Taking legal action if your copyright is infringed can be complicated and confusing–not to mention expensive. Suing an infringing party, which must be done in federal court, can rack up enormous legal fees, and take years to resolve. (For instance, the Authors Guild estimates that the average cost of a copyright suit is $400,000–often more than the value of the claim itself.) And there’s no guarantee of success. It’s a situation that, for many creators, renders their rights under copyright essentially unenforceable.
Traditionally in the USA, such suits have been creatives’ only avenue of redress. Now, though, there’s an alternative: the Copyright Claims Board (CCB), which opened for business yesterday.
Established by Congress in 2020 via the CASE Act, the CCB is a small claims court for copyright disputes, where creators can bring lower-dollar infringement claims (monetary damages are capped at $30,000) without having to hire an attorney or make a court appearance (proceedings are conducted entirely online). The CCB is housed within the US Copyright Office, and staffed by a three-person tribunal that oversees proceedings and is the final decision-maker on claims.
The CCB can hear three types of claims: copyright infringement claims, claims of misrepresentation in DMCA takedown notices, and claims seeking a declaration of non-infringement (if you’re falsely accused). You must file your claim within three years of the infringing activity (the time period stipulated by the US Copyright Act), and you must previously have registered your copyright in order to file (per its FAQ, the CCB doesn’t require registration to have been completed, but you must at least have submitted an application).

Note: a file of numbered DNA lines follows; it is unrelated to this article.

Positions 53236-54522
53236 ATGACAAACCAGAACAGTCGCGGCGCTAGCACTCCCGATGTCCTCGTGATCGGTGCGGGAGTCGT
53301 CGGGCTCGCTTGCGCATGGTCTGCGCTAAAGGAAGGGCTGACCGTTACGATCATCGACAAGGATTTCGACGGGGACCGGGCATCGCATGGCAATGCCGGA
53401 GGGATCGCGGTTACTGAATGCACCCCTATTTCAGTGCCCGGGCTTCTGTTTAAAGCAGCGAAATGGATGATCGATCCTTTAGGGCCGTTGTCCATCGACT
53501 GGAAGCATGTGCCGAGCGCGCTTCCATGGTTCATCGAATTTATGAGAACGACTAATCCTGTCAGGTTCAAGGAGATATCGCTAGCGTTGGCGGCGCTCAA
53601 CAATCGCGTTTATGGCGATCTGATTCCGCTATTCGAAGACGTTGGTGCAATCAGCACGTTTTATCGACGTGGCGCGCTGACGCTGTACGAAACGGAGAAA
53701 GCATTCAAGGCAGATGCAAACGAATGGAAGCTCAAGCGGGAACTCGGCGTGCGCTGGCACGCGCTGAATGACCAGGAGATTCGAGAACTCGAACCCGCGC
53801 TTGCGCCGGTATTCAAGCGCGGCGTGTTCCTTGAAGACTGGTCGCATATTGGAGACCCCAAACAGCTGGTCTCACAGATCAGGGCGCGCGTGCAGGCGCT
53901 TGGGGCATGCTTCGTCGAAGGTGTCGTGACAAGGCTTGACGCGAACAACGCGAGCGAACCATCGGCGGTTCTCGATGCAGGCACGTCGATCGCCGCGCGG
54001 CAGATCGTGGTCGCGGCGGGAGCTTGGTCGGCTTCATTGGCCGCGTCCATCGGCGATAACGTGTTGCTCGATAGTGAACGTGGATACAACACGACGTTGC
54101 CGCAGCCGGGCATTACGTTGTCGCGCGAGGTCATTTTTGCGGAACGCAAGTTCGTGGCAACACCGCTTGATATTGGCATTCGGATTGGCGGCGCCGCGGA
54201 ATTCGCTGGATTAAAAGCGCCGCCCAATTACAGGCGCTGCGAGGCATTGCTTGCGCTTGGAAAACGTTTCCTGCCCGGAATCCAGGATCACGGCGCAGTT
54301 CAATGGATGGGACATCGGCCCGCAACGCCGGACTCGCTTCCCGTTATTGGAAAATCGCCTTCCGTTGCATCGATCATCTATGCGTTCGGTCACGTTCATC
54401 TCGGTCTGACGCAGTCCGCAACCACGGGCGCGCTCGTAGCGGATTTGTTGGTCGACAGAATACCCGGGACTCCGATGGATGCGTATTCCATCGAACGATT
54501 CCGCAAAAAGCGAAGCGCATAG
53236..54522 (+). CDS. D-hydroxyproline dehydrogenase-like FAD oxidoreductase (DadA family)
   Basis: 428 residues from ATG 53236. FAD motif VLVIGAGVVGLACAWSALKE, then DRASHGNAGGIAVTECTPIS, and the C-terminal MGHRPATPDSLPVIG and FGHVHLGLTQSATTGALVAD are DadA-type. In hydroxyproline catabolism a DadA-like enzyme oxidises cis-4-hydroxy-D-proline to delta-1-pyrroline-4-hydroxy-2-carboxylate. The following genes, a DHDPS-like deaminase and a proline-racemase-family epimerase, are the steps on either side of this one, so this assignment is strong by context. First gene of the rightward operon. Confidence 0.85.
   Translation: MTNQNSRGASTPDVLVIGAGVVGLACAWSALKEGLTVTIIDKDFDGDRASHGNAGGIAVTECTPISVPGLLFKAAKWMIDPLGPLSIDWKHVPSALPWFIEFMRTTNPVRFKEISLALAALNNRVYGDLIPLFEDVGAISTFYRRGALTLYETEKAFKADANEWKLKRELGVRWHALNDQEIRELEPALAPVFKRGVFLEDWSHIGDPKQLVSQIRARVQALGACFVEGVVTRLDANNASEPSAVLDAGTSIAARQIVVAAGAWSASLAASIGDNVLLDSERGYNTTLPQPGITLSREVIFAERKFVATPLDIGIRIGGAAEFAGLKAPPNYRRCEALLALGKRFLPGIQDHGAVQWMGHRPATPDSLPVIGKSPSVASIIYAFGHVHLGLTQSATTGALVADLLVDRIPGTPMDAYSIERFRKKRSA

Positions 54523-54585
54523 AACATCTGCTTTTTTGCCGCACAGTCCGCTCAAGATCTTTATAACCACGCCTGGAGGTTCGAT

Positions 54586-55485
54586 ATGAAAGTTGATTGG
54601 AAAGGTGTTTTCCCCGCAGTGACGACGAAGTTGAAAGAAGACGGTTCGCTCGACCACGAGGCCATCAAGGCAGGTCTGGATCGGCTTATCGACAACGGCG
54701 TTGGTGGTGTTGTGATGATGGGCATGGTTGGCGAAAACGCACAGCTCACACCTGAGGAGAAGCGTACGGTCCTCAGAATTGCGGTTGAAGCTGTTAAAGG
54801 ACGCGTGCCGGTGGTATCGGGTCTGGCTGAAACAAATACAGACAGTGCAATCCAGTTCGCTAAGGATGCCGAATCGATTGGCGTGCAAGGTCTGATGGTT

To start a claim, you must register with the CCB’s electronic filing and case management system, and pay a modest fee. The claim then proceeds in phases, including discovery (sharing info about and documentation of your claim with all parties), proving your claim (via written statements and supporting evidence), hearings and conferences (which may not happen in all cases), and a final determination by the CCB, which is considered binding.
Having a less complicated, less expensive, and easily accessible alternative to costly court action is of obvious benefit to creators, especially in a world where technological advances are constantly expanding the frontiers of copyright infringement. The result of years of advocacy by the Authors Guild and other creators’ organizations, including SFWA, it’s an important step forward for creators’ rights. However, there are a couple of catches.
As noted above, CCB decisions are generally considered binding, and you have very limited options for review or appeal if a decision goes against you. The process may be simpler and cheaper than taking an infringer to court, but as with a court case, there are no guarantees, and much will depend on how strong your case is and how well you make it.
The second catch is more significant. Participation in CCB proceedings is voluntary. You can file a case–but the respondent can decide to opt out. They can’t just ignore you: if they do, the CCB may enter a default judgment against them. But they can say “no”. If that happens, the case is done. You do still have the option of going to court, but your CCB claim will go no farther.